I was a fan of Trevor Noah long before 99.9% of America knew of his very existence.
From the moment I first watched a standup clip of his—via the global unifier that is YouTube—I was smitten by this rarely seen genus of Comic Intelligentsia.
A really smart comedian.
One who is sharp, worldly and insatiably curious.
He quickly became one of the few comedians in the world I would pay to see live and solo on-stage…
The first time he appeared on The Daily Show, ever so briefly, I was excited to see he had landed on an even bigger stage—American television. But I also had a stirring in my gut…
That he was being set up to be Stewart’s successor.
Noah only appeared on the show a handful of times before the huge and fateful announcement that catapulted him into the American public eye… and scrutiny.
As he was a man from another country and a different political system, I had mixed feelings about him taking on The Daily Show... a place where many progressive Millennials get their news and political commentary.
I knew it would be tough going for him since he was not a beloved Daily Show household name like Stephen Colbert, Steve Carrell, John Oliver and Jessica Williams were before they made the jump to greater heights.
But I was quietly rooting for him. And hoped enough Daily Show fans would stick around to give him a chance.
I watched a few shows in the beginning and I thought, he’s stiff… he’s okay… he needs time to hit his stride.
When Stewart was the host, I would go through periods wherein I would watch him almost every day via Hulu or ComedyCentral.com; and then other periods wherein I would watch him every once in a while.
With Noah, despite being a true fan of his beforehand, I watch him every other blue moon.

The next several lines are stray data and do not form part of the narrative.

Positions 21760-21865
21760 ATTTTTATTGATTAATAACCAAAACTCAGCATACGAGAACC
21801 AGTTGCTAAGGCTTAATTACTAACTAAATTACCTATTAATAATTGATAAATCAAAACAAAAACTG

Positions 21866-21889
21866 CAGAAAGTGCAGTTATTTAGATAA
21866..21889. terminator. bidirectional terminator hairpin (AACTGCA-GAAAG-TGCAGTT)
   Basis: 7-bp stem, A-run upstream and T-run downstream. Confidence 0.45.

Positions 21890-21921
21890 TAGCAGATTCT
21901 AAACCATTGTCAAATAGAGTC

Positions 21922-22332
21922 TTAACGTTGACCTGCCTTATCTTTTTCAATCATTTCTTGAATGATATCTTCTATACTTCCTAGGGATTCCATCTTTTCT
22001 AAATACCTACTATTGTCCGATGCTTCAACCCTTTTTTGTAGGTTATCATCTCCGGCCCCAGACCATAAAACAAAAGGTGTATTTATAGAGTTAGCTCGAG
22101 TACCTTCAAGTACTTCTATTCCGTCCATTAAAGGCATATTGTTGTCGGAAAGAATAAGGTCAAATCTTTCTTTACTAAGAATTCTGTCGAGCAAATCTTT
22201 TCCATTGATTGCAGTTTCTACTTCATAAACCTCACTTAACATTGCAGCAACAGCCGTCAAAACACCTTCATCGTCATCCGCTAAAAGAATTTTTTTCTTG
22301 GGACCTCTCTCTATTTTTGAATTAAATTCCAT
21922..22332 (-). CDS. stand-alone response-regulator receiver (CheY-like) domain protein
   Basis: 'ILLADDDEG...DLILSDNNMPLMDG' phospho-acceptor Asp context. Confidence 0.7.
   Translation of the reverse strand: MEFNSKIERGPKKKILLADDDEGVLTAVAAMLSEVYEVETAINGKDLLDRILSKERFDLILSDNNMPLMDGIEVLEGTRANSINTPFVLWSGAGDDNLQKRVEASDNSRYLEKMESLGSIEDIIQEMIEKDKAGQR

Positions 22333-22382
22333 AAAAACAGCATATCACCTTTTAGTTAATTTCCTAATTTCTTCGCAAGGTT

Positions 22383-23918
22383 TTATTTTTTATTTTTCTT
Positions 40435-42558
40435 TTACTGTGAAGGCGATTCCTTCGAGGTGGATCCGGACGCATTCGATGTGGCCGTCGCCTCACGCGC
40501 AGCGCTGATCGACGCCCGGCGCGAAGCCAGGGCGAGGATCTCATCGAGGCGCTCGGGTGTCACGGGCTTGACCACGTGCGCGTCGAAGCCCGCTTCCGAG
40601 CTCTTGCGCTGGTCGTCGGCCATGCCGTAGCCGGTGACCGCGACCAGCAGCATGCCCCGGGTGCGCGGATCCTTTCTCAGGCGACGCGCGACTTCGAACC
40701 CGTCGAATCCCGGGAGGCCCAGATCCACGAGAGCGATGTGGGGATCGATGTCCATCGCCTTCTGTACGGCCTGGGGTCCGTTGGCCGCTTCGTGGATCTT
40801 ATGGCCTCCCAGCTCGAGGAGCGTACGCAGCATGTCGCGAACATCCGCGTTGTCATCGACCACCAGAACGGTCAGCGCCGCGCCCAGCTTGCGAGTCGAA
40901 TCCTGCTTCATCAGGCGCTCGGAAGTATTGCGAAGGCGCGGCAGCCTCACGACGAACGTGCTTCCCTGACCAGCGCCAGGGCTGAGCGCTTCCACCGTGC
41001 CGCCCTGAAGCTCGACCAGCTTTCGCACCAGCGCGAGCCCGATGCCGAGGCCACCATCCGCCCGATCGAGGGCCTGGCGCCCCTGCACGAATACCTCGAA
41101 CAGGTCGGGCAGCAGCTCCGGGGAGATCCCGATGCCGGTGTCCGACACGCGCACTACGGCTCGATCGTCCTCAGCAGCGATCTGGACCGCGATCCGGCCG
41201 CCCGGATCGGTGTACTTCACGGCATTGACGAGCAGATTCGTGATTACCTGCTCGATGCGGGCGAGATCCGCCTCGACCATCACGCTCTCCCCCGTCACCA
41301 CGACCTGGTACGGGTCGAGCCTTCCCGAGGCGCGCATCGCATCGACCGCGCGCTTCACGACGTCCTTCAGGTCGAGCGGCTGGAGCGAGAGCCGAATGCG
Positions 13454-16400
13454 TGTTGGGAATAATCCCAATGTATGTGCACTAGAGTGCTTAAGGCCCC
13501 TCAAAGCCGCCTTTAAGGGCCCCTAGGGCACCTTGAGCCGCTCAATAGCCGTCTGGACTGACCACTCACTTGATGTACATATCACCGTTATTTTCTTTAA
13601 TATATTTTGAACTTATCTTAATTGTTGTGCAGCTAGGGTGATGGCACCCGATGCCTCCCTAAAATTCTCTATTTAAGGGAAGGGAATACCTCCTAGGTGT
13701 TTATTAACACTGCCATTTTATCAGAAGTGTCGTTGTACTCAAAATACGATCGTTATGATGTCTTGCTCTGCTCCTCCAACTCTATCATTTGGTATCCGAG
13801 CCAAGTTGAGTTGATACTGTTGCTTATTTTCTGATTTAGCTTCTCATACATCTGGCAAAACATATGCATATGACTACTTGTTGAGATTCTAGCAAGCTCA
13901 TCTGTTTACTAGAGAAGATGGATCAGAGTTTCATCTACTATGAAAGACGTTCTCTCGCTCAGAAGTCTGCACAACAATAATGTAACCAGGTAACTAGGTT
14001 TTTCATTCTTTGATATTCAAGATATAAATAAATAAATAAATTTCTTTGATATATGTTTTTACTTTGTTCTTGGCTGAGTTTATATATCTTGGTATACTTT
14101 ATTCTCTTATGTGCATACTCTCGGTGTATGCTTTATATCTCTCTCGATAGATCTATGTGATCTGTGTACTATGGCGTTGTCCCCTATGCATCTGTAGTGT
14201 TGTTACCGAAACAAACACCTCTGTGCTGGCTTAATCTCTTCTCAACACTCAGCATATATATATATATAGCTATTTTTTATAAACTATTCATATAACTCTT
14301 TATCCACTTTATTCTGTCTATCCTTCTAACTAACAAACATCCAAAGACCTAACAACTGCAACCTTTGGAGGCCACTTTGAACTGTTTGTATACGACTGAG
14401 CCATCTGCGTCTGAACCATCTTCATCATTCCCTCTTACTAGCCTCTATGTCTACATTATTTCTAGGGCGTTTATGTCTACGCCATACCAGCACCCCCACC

And it was not until I happened upon a recent standup special of his that I figured out why…
In the standup special, Pay Back the Funny, filmed last year in South Africa, Noah is in his element. He’s charming. He’s engaging. He’s free. He’s 100-percent himself.
The way John Stewart was 100-percent himself in his later years as host on The Daily Show, having shaped the show to fit his quirks, interests and pet peeves—from Arby’s to Bill O’Reilly to, gasp, eating New York City pizza with a fork!
So I recently sat down to watch a full week of Daily Show episodes to contrast the Noah of that standup special to the Noah behind that blue and silver desk.
Having not watched an entire show in a long while, I could tell Noah has loosened up in his delivery of the news.
His interview technique has improved a bit.
And he has added a diversity of talent to his news squad.
At the end of my marathon watch, however, I was left with the distinct impression that, while Noah was deserving of a most-improved ribbon, this was still very much John Stewart’s show.
It has been a somewhat rocky first year for Noah ratings-wise. As was the case for Stewart when he took on the mantle back in 1999 (watch a clip from that inaugural show).
While it is hard to step into anyone’s shoes, it is damn near impossible to walk in their shoes as well.
Like Stewart, Noah must find his own way of hosting and shaping The Daily Show.
Comedy Central president Kent Alterman says the network is behind Noah 110-percent. And that may very well be true.
But the pressure is certainly on now that the mediocre The Nightly Show has been cancelled, leaving just one ‘person of color’ as the host of a national, late nite program in the melting pot that is America.
Being anchored behind a desk is not the best way to showcase Noah’s style.
Neither is his fastidious reliance on a teleprompter.
His strengths are gifted and natural storytelling; a genuine curiosity about the world, its people and its cultures; and a sharp way of studying and critiquing politics.
I do believe Noah is a solid choice to carry on the mantle of The Daily Show. Just look at how well he commands a discussion of American politics during this interview with MSNBC’s Tamron Hall:
Or how engaging and funny he is when totally off-script:
Yet, if Noah has any chance of surviving and thriving in late nite—especially when the 2016 election circus has passed—he will have to make the show fully his own.
Like his predecessor, Noah has the intelligence, personality and magnetism to foster an avid audience interested in his view of the world and his way of skillfully and playfully communicating that worldview.
And I think the best first step is for him to step out from behind that desk.
So he can deliver natural monologues or poignant off-prompter soapboxes that will engage, delight, challenge and empower young Americans coast-to-coast.
So I ask, with love and applause, will the real Trevor Noah please stand up?
Because that’s a show I definitely would watch on the daily.